As a computing term “hacking” has negative connotations as it relates to someone illegally gaining access to your computer or computing device, and stealing information or engaging in other malicious activity. But biohackers are loathe to be defined in the same way and prefer their kind of hacking to be viewed in a positive light and understood for what it is — do-it-yourself biology.
As the phrase suggests it’s pretty accessible to just about everyone and is not restricted to fancy research centers or research departments of universities and biotech firms. It actually happens mostly in small laboratories with all kinds of people from all sorts of backgrounds meeting to do what they call ‘exploration of biology’. This exploration of biology could range from trying to find out how a plant can be manipulated to produce light in the dark through addition of genes emanating from a different source to try to find out how the growth of a plant is affected by their DNA.
Other terms also used in reference to biohacking include garage biology, citizen biology, amateur biology, basement biology and hobbyist biology. Biohackers have also been referred using other terms such as biopunks and grinders.
While biohacking does and can involve other non-intelligent living organisms, the sort of biohacking that has drawn the wider interest is self-biohacking. This is basically biohacking into oneself and getting control of your body systems to add or manipulate functionality in a way that wouldn’t be possible otherwise. Some bio-hackers have hacked their body systems in a bid to improve their cognitive abilities, alter their health and even their weight.
Biohacking is not in the mainstream of science or technology, and licensed doctors or surgeons won’t of course assist anyone to alter their bodies in such ways because of the risks involved. So biohackers have two options – to turn to artists who practice body modification or go the DIY route. And, since biohacking calls for incising one’s own body, practitioners become amateur surgeons in their own right.
Some biohackers do it in their kitchens using such basic equipment as scalpels and needles. They will even improvise on what they use to sterilize their equipment and use alcoholic spirits like vodka. And, because anesthetics might be expensive to some, they choose to cut up their bodies without any anesthesia. There’s the risk of always passing out in pain and some usually have a spotter just in case it happens and they need help. Isn’t that dangerous? Yes, but bio-hackers prioritize intellectual curiosity over their health and are willing to pay whatever price, including a lot of pain, to reach their goals. After all they are the biocurious.
Pushing the boundaries and limits
Some of the bio-hackers who hack their own bodies do it with one and only one aim — to rise above the average capabilities of a human being and attain a state that could only have been imagined possible in a work of science fiction. You could say bio-hackers think human beings are evolving too slowly and need some help and so are working to speed up evolution and take humans to another level! Currently there are two popular ‘biohacks’.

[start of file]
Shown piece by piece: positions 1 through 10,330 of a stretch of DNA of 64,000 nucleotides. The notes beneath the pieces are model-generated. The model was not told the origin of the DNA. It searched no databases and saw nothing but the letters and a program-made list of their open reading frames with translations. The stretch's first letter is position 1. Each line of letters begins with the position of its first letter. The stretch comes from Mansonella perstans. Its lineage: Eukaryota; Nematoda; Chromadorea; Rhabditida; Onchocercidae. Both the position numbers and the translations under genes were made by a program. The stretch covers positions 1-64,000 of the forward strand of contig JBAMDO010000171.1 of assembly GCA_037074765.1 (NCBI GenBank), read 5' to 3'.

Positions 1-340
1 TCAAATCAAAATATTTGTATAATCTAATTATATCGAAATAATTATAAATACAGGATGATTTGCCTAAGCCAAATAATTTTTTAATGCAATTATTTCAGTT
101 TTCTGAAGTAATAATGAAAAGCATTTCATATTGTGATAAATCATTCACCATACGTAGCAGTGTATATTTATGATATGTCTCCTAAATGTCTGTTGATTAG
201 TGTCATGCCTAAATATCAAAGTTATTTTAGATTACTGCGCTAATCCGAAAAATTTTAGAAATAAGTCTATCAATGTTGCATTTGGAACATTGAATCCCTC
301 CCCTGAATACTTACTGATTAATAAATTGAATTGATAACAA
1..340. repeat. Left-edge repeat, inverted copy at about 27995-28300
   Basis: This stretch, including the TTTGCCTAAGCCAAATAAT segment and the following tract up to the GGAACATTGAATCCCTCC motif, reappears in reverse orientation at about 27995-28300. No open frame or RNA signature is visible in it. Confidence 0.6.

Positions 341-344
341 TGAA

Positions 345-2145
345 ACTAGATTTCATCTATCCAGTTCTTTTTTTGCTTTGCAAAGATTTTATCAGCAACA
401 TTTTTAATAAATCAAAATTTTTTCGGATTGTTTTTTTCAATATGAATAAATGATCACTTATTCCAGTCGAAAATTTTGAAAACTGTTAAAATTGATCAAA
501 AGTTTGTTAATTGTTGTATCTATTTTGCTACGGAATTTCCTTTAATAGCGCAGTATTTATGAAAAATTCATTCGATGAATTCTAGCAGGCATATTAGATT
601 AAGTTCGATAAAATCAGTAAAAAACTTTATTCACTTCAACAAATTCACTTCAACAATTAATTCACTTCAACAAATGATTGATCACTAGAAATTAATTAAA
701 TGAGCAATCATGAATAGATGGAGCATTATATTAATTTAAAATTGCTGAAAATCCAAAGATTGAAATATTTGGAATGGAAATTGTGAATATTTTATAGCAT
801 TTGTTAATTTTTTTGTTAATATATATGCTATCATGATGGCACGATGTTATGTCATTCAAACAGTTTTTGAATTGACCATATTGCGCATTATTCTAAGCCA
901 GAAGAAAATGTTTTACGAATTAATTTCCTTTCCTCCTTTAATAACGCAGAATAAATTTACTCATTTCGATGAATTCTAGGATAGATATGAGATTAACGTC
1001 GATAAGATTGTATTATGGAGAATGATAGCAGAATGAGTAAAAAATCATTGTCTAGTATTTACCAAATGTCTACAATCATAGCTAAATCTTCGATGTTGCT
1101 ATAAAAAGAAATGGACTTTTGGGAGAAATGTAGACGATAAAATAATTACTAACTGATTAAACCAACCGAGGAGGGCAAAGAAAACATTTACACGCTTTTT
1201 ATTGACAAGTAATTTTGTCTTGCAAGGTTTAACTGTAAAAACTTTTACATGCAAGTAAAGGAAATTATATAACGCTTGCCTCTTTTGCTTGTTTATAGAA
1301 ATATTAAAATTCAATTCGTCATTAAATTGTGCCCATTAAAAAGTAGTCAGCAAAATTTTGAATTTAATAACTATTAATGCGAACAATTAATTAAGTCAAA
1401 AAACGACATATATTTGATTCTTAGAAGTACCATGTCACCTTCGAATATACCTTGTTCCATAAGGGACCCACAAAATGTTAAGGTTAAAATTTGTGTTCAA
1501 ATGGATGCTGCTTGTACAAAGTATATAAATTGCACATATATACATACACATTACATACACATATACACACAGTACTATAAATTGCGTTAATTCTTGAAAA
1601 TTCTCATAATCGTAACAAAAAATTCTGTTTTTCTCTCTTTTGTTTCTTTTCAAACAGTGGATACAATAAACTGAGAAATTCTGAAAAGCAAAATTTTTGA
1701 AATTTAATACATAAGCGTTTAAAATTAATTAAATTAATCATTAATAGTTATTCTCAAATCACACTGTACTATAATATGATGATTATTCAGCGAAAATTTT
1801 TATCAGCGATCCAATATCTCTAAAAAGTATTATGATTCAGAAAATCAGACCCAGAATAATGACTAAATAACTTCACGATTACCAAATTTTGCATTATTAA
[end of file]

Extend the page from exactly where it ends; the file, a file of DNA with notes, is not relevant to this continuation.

- Inserting small magnets under the skin in order to attain such capabilities as the ability to detect the presence of electromagnetic fields with one’s own body as well as being able to lift tiny magnetic objects.
- Implanting RFID (Radio Frequency Identification) tags under one’s skin that can be used to open doors without a key and also access computing devices and services as well as storing data.
The growth of the bio-hacking movement can be partly attributed to the falling costs of both the equipment and the technology needed to engage in it and also in the services such as DNA sequencing. And, because it is not limited to highly-educated individuals holding advanced degrees in bio-engineering or some other biology-related discipline, its rise and expansion can only continue.
Investing in the bio-hacking sphere
To take advantage of the business opportunities presented by bio-hacking, one of the areas startups that are being formed is in provision of microbiome sequencing services to biohackers. Investors are investing in startups to sell a range of the RFID and magnetic implants that grinders need. There are also those selling the tools necessary for safe implantation.
One of the issues the anti-biohacking crowd raises to rally against the practice is that augmenting our bodies goes against the laws of nature. Another concern that has been raised is the possibility of creating an ‘augmentation-divide’ or if you like a sort of ‘augmentation-inequality’ (just think income inequality). This is whereby a gap starts to emerge between those who have been augmented and those who haven’t with the augmented having an unfair advantage over the un-augmented. It is feared that this would lead to two divergent human races. But to address this concern, the grinder community has worked to ensure hardware remains open source and that information and resources remain freely available so that anyone with the interest and intent can join in.